At the same time, 72 of the 100 companies that were assessed disclose no information about tax payments in foreign countries, and 81 do not disclose an explicit policy prohibiting facilitation payments or bribes. Only one company scored 50 percent or more in all three dimensions (Fallabella of Chile), and only two companies scored full points in any of the dimensions (Bharti Airtel and Petronas, both for organizational transparency). Perhaps unsurprisingly, publicly listed companies performed better in all dimensions than state-owned enterprises and privately-held companies, which seemed to be especially prominent among Chinese firms. ZTE was the only Chinese company to rank in the top 25 companies overall.

Transparency International offers several recommendations for various stakeholders, with explanations within the report. For emerging market companies, the organization has six:

  1. Step up efforts to become more transparent;
  2. Develop best-in-class anti-corruption programs and make them publicly available;
  3. Prohibit facilitation payments;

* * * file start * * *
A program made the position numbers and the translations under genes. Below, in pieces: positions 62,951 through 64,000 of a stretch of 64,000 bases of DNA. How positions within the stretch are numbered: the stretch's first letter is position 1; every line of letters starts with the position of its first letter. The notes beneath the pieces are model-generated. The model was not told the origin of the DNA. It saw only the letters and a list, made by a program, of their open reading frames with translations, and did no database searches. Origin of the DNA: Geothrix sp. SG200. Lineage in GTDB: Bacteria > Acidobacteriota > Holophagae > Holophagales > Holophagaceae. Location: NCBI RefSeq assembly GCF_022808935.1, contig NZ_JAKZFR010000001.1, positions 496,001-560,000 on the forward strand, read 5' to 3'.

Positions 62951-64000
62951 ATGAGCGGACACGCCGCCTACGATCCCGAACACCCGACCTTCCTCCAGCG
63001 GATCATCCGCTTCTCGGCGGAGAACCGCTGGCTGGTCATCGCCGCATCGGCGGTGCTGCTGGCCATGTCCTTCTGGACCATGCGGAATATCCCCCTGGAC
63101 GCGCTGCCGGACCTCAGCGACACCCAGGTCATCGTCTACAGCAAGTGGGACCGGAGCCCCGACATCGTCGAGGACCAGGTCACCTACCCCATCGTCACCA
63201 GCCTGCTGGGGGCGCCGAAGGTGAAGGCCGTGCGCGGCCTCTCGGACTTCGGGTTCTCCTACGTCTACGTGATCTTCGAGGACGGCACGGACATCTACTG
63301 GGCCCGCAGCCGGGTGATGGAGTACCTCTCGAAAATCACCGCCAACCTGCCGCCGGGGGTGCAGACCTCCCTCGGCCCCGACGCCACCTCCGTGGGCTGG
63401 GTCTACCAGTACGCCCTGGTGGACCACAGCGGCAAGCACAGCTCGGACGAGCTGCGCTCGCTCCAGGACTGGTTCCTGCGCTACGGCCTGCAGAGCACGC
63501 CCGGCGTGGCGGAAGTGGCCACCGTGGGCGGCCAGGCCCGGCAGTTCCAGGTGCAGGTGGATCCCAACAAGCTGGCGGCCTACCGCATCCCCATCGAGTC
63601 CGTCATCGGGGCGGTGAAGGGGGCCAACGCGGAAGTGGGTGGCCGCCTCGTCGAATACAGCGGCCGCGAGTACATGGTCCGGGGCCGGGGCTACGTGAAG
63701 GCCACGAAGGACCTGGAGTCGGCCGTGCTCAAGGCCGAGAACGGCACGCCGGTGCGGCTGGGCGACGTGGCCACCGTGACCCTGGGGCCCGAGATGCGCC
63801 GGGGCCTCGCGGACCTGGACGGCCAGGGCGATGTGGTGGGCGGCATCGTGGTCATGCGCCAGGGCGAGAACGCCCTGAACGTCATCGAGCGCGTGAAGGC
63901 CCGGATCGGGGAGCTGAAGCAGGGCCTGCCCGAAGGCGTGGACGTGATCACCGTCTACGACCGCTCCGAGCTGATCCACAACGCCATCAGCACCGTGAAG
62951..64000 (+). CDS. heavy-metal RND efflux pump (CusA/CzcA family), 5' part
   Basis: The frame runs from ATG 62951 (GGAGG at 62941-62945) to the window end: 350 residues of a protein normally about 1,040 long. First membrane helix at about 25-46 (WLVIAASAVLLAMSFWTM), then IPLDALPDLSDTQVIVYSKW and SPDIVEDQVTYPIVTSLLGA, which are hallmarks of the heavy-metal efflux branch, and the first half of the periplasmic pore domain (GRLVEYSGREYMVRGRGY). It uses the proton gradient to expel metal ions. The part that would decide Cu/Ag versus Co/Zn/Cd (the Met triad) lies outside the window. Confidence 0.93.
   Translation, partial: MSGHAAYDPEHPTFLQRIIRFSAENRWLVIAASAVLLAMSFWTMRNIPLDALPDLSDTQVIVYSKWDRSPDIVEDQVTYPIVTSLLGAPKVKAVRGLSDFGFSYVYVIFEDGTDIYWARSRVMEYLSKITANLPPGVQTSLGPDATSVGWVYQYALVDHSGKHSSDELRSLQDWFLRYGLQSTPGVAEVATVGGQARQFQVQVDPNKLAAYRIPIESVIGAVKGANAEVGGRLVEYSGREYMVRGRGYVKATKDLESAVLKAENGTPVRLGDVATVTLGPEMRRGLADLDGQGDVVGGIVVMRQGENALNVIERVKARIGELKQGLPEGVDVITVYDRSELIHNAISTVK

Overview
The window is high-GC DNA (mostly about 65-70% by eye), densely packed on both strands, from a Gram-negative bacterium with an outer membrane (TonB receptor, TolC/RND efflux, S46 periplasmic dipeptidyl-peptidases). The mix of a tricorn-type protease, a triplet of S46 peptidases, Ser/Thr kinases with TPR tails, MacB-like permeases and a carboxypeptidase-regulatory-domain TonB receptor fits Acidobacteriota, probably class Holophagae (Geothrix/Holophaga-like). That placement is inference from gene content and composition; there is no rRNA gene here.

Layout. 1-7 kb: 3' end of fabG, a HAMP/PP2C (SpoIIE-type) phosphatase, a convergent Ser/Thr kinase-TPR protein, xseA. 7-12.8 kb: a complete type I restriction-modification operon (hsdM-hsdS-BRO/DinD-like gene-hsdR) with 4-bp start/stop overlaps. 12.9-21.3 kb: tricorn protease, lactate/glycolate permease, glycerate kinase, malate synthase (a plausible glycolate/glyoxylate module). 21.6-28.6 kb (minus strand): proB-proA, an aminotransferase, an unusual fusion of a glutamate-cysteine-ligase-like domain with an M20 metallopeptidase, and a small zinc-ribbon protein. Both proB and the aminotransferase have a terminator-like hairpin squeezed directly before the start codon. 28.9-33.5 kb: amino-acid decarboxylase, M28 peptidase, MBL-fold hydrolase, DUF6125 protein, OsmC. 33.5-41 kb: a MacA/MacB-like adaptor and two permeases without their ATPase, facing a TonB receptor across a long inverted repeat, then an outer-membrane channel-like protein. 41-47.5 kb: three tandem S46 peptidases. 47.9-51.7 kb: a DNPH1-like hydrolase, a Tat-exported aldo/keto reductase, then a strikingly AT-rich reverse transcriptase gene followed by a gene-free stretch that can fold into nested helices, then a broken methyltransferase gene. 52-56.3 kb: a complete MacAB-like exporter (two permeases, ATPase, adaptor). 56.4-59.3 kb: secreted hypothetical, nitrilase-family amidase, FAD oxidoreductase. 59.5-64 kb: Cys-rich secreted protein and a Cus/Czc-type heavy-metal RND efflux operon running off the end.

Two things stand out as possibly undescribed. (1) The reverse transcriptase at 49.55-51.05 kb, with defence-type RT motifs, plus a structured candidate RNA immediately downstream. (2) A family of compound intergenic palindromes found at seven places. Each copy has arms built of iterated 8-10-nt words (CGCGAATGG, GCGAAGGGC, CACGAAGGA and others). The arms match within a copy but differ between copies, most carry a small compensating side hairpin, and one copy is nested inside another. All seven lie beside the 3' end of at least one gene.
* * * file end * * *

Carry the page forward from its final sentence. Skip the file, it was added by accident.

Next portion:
4. Apply anti-corruption program to agents and other intermediaries;
  5. Publish exhaustive lists of subsidiaries, affiliates, joint ventures and other related entities; and
  6. Publish financial accounts for each country of operation.

Transparency International recommends governments and regulatory bodies:

  1. Implement strong anti-bribery laws and provide the necessary resources to enforce them;
  2. Adopt rules for mandatory company reporting on anti-corruption measures;
  3. Require companies to disclose their corporate structures; and
  4. Require all companies to publish financial accounts on a country-by-country basis.

Furthermore, the organization suggests that both investors and civil society organizations should demand more transparency, and use public corporate information in investment decisions or to engage with governments, regulators and companies to improve standards.

“It is only a matter of time until mandatory reporting on key financial information will spill over to other countries and regions,” Transparency International stated. “Companies need to catch up or be left behind in the fight against corruption.”